In general where possible converting (Promise<X>, Promise<Y>) into Promise<(X, Y)> instead of Promise<Promise<Y>> is preferred because it allows the two promises to fulfill in parallel and is generally not sequential.

TL:DR; Making it easy to write sequential programs where it can just as well be written in parallel leads to slower programs.

@Raynos
Raynos commented Apr 14, 2013

Furthermore when compared to callbacks. Writing a sequential program looks really ugly due to nested callbacks. This is a visual cue for me as a program writer to fix my code and parallelize it.

Promise<Promise<Promise<Promise<X>>>> is the exact same parallel in promise world. It's something that looks very ugly and is a visual cue for a program writer to fix his code.

Having then() flatten it out means that a chaining of multiple then() statements is either ugly or not depending on whether each then() returns a promise which can be very hard to visually identify when you use functions that may return values or promises.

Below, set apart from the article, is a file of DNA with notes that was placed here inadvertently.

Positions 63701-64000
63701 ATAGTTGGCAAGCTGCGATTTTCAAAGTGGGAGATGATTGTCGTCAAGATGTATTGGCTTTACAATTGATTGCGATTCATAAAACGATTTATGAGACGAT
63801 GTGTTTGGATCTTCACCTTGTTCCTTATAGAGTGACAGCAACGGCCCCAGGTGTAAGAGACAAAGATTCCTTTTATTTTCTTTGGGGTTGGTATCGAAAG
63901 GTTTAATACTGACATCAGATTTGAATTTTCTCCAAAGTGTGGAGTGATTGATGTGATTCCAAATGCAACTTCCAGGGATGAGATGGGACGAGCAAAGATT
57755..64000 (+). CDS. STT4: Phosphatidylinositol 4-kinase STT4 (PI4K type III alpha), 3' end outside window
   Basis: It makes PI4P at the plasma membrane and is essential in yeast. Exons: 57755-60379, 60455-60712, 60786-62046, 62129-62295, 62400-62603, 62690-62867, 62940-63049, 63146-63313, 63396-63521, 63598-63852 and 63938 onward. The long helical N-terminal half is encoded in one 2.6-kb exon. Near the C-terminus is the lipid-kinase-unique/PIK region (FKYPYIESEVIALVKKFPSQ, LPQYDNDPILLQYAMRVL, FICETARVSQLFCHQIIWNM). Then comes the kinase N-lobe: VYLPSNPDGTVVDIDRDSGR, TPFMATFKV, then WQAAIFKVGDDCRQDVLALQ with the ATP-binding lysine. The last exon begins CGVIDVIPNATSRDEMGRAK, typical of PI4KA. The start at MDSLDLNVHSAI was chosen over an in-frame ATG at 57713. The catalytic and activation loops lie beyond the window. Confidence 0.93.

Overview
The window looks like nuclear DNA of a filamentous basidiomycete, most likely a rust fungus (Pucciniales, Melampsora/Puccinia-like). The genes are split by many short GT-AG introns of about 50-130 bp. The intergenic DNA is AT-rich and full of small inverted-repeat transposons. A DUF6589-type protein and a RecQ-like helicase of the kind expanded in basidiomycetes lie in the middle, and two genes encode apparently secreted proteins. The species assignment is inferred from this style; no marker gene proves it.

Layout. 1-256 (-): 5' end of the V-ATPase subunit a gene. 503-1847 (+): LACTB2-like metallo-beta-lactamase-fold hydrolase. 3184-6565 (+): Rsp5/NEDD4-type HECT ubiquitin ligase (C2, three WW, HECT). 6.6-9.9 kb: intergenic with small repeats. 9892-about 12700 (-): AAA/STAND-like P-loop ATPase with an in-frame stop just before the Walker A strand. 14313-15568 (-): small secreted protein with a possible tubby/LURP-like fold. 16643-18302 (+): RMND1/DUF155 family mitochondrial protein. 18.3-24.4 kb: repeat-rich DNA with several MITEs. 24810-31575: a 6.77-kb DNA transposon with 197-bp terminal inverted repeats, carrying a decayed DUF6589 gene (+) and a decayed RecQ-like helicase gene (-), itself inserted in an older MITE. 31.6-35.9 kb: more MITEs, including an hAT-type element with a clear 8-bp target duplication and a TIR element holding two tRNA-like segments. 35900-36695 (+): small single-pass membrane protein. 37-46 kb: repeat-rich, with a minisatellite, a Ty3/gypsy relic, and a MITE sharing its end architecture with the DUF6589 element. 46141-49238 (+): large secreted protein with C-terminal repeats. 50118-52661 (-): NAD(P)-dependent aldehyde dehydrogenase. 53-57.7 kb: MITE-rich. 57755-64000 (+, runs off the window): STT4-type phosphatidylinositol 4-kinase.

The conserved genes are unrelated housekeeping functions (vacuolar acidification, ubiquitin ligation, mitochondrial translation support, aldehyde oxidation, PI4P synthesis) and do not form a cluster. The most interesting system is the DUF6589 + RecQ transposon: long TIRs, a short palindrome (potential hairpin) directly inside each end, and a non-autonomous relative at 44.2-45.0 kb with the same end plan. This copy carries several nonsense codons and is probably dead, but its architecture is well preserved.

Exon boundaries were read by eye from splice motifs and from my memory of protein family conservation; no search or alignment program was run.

Obvouisly if you choose to have a long chaining of explicit map() (return a value synchrnously) and flatMap() (return a promise synchronously) it would again be easy for a programmer to identify large sections of unnecessary serialized code.

TL:DR; Making the type Promise<Promise<Promise<X>>> explicit instead of implicitly flattening it out by default allows for you to visually identify functions which have an unnecessary amount of serialized flow going on.

@Twisol
Twisol commented Apr 14, 2013

I made a similar argument as @Raynos' over here.

@Raynos
Raynos commented Apr 14, 2013